Global Climate Change Impacts in the United States

November 9, 2012

The Cato Institute recently released a report that includes details that were missed by the 2009 report from the U.S. Global Change Research Program regarding global climate change. 

  • The earth has experienced two warming periods in the past 160 years: one from 1910 to 1940 and from 1976 to 1998.
  • Warming will likely be at the low end of reports from the UN's Intergovernmental Panel on Climate Change (IPCC) at only 2.9 degrees Fahrenheit.
  • But, the global average temperature since 1900 has already risen by about 1.4 degrees Fahrenheit.
  • Moreover, reducing carbon emission by over 80 percent will have no measurable effect on the global climate.

While the 2009 report stressed that the United States should cut emissions to avoid the devastating impacts of climate change, the Cato Institute found that this is simply not the case. To begin with, any reductions in carbon emissions would not be able to offset the output from industries in emerging countries like China, India and the rest of the developing world.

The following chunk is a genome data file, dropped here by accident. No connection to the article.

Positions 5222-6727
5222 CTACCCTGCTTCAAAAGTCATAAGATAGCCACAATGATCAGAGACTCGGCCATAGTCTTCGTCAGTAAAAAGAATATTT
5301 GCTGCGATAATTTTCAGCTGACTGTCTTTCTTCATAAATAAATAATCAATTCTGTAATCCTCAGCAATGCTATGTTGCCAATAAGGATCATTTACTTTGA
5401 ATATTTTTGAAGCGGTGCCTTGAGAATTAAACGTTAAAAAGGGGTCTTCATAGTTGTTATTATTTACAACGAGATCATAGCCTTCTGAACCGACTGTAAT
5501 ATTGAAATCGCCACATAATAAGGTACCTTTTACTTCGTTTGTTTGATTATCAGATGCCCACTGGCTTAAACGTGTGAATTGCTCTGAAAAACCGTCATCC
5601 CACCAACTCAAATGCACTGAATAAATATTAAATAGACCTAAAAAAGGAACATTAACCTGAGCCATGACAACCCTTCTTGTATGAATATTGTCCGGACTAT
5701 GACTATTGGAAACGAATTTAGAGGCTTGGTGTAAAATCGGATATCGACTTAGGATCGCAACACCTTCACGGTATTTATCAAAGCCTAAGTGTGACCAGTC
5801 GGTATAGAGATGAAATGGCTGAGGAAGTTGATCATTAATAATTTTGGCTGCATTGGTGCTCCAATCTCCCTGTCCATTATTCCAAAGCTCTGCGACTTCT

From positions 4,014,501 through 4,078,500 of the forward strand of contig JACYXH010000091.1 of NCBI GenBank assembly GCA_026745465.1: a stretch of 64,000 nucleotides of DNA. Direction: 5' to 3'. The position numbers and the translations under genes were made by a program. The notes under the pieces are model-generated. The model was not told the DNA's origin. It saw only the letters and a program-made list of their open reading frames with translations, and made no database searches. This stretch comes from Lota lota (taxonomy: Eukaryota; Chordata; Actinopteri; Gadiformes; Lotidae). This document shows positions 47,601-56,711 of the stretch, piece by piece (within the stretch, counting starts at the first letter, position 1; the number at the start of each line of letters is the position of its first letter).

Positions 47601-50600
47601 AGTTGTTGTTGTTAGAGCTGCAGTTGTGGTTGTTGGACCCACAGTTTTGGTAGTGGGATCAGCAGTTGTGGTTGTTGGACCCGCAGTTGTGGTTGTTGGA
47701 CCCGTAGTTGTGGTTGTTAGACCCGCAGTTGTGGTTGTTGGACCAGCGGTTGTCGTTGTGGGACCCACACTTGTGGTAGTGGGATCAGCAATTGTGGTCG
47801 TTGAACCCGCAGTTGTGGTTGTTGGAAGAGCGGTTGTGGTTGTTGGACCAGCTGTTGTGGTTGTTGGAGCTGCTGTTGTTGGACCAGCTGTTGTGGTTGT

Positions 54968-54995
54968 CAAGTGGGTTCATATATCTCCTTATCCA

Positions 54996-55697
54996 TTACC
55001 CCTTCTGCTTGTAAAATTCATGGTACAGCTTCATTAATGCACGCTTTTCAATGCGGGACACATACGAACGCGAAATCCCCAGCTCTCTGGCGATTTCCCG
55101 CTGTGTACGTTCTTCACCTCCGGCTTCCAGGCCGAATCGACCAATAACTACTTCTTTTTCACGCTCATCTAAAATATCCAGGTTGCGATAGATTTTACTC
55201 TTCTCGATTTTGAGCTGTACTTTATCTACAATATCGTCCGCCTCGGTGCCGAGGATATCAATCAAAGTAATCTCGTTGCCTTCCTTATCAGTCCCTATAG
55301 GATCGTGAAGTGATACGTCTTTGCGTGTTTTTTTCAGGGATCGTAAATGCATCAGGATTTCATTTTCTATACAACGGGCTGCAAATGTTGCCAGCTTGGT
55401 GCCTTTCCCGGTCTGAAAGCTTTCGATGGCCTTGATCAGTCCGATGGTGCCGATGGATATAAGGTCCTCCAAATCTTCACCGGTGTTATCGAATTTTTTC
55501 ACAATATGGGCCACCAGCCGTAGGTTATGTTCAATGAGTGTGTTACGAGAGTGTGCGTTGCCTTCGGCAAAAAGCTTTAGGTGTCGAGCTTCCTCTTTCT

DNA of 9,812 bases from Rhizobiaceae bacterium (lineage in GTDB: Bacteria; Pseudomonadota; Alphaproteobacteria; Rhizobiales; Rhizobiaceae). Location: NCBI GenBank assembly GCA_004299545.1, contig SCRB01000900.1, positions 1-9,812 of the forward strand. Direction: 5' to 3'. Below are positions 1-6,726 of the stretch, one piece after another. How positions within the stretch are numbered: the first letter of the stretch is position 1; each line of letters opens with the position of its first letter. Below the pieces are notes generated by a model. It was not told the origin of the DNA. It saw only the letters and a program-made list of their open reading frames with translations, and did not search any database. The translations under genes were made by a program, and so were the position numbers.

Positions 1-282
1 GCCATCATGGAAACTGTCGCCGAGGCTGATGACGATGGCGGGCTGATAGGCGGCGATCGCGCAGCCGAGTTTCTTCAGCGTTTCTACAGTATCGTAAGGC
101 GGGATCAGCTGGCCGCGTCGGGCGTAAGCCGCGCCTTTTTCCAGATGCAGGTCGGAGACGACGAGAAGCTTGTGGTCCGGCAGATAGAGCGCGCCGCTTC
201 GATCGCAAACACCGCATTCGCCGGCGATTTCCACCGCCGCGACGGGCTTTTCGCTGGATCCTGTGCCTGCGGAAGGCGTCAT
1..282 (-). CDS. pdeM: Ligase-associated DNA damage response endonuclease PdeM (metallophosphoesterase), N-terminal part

After including data that had been left out, the report finds that:

  • Climate change will occur in the United States, but the impacts of climate change have little national significance.
  • Water resources will be affected by climate change.
  • Crop and livestock will adapt to climate change and maintain high yields.
  • Sea level rises as a result of warming are easy to adapt to.
  • Life expectancy and wealth are likely to increase.
  • Climate change is a minor overlay on U.S. society.
  • Species and ecosystems will change with or without climate change.
  • Finally, policies to curb emissions have little effect on global temperature.

Source: "Addendum: Global Climate Change Impacts in the United States," Cato Institute, October 31, 2012.

 

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